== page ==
In response to comments regarding the Integrated Plant Health Workshop held last season in Puyallup, WSU has scheduled two workshops this year - one in Spokane and one in Puyallup.
More information regarding winter training or registration may be obtained by contacting Cooperative Extension Conferences at 509-335-2830, the WAPP World Wide Web site at http://www.wsu.edu:8080/~ramsay or E-mail: firstname.lastname@example.org.
Each day provides six recertification credits.
|Elma||Mar. 4, 5|
|Integrated Plant Health Management Workshop
(registration will be limited to the first 60 people)
|Puyallup||Feb. 24-27||Spokane||Mar. 4-7|
The pre-license program offers no recertification credits. Testing is scheduled for Day 3 in the afternoon.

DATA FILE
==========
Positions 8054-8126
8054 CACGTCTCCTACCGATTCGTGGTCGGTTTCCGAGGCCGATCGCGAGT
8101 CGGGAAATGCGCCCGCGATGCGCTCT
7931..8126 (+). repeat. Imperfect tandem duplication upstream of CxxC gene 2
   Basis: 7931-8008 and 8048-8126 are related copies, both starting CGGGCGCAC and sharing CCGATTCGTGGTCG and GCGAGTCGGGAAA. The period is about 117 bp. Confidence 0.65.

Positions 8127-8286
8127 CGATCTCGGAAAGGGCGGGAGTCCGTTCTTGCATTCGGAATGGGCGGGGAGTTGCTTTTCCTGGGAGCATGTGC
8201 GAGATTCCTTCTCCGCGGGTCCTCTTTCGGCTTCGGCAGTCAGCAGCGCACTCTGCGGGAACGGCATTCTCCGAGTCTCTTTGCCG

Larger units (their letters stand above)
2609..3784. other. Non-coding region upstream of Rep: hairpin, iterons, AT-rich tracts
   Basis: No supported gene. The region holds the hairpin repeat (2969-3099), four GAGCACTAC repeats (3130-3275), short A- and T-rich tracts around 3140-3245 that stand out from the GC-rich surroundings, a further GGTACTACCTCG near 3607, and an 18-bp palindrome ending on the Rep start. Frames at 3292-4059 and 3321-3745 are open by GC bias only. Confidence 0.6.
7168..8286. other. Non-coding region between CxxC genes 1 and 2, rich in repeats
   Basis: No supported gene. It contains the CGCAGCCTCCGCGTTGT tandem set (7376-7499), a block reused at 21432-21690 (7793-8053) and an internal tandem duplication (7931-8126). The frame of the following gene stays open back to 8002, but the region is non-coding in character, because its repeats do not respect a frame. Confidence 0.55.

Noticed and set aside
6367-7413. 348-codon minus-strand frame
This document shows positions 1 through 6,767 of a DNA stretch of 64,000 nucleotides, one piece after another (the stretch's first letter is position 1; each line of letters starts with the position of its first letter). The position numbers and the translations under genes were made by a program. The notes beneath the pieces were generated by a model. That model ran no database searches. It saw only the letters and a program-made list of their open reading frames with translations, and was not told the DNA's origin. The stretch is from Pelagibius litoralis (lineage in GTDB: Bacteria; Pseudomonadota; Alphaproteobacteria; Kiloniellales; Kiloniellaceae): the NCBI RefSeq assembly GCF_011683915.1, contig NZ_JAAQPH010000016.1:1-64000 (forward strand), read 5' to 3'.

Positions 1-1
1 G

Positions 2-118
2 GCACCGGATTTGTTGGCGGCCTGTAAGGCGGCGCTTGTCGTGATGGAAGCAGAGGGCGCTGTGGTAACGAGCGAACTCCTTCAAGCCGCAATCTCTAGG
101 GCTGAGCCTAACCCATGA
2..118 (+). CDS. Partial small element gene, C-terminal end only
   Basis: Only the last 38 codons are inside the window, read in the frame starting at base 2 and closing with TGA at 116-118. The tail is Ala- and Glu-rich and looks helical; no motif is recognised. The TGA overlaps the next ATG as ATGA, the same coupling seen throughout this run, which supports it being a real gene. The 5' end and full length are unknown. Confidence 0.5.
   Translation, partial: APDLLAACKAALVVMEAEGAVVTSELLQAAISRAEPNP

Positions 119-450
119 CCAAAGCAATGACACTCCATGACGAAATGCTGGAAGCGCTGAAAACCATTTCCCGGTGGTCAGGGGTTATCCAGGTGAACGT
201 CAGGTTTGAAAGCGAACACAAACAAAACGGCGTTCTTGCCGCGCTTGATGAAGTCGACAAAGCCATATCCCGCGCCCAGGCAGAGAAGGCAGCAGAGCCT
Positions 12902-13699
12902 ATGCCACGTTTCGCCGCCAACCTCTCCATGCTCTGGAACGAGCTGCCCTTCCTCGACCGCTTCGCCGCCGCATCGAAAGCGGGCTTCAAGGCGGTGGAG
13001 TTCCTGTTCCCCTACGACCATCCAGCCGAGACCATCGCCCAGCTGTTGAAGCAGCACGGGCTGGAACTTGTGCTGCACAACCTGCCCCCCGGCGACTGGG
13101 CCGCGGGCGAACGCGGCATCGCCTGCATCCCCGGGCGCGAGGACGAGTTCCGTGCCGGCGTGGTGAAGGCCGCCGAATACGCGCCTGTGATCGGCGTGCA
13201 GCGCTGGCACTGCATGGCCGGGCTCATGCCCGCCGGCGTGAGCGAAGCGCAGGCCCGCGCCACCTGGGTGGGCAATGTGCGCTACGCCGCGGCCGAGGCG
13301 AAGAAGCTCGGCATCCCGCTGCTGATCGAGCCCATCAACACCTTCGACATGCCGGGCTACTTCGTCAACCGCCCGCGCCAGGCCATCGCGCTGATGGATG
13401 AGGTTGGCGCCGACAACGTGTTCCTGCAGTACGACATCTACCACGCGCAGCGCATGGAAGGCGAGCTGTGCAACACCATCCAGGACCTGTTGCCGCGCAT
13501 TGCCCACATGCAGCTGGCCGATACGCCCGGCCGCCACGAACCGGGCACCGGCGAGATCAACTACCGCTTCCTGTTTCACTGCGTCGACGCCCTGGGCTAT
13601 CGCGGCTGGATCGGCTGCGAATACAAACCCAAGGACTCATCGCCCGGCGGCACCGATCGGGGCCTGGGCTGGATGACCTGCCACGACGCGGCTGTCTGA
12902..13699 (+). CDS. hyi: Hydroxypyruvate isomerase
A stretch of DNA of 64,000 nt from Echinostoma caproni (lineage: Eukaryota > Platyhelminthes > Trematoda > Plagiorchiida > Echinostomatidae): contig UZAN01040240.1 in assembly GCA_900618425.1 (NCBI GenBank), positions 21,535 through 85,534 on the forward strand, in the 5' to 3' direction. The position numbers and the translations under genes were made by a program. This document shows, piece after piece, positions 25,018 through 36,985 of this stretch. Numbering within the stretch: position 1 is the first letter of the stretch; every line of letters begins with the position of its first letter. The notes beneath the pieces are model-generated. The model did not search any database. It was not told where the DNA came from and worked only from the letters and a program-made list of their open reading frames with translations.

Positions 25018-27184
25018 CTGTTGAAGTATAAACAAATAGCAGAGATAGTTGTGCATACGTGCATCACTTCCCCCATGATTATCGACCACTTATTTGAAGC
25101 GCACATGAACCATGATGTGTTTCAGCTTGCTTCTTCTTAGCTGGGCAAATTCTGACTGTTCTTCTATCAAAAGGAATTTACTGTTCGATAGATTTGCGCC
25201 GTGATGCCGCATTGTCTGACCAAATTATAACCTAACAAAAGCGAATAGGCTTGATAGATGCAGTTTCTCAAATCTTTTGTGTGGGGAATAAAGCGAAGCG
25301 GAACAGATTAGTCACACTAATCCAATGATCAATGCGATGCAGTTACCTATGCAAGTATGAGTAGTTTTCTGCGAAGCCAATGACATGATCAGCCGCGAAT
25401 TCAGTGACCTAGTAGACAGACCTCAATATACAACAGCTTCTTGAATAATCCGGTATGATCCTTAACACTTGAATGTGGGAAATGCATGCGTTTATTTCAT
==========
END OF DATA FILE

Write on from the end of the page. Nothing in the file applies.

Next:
* Days 1-3 for Private Applicators
* Day 1 for Laws and Safety and Dealer/Managers
* Day 2 for Weed Control
* Day 3 for Insect and Disease Control
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The EPA, during Food Safety Advisory Committee meetings to obtain feedback on how best to implement the Food Quality Protection Act, committed to the following actions:
The change in the Section 18 process will likely have the greatest effect during this next growing season. The tolerance setting requirement will severely limit the number of Section 18s that can be granted. Repercussions from this change may already be seen. States are submitting fewer requests to EPA, and EPA is processing fewer. Unfortunately, the slow down in the Section 3 registration process due to the new FQPA requirements only exacerbates this problem. Farmers who thought they would have a new use registered for the season learn that the use has been held up at EPA and are forced to request a Section 18 for the chemical. If a true pest emergency were to arise, it would be very difficult to get a Section 18 granted in time to protect the crop.